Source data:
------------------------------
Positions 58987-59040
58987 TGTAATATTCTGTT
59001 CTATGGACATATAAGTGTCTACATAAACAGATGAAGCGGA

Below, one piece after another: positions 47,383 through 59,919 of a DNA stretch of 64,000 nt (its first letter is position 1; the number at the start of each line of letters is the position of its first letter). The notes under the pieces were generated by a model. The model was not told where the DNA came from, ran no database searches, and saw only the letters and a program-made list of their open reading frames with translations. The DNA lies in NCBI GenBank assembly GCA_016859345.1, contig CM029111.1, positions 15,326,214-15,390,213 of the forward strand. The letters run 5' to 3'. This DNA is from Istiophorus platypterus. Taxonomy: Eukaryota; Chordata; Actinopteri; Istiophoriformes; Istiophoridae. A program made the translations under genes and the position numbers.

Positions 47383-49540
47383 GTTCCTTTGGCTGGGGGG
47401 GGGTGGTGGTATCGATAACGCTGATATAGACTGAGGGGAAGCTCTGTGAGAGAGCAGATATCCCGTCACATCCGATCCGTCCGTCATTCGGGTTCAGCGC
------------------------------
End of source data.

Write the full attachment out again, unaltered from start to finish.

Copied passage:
Positions 58987-59040
58987 TGTAATATTCTGTT
59001 CTATGGACATATAAGTGTCTACATAAACAGATGAAGCGGA

Below, one piece after another: positions 47,383 through 59,919 of a DNA stretch of 64,000 nt (its first letter is position 1; the number at the start of each line of letters is the position of its first letter). The notes under the pieces were generated by a model. The model was not told where the DNA came from, ran no database searches, and saw only the letters and a program-made list of their open reading frames with translations. The DNA lies in NCBI GenBank assembly GCA_016859345.1, contig CM029111.1, positions 15,326,214-15,390,213 of the forward strand. The letters run 5' to 3'. This DNA is from Istiophorus platypterus. Taxonomy: Eukaryota; Chordata; Actinopteri; Istiophoriformes; Istiophoridae. A program made the translations under genes and the position numbers.

Positions 47383-49540
47383 GTTCCTTTGGCTGGGGGG
47401 GGGTGGTGGTATCGATAACGCTGATATAGACTGAGGGGAAGCTCTGTGAGAGAGCAGATATCCCGTCACATCCGATCCGTCCGTCATTCGGGTTCAGCGC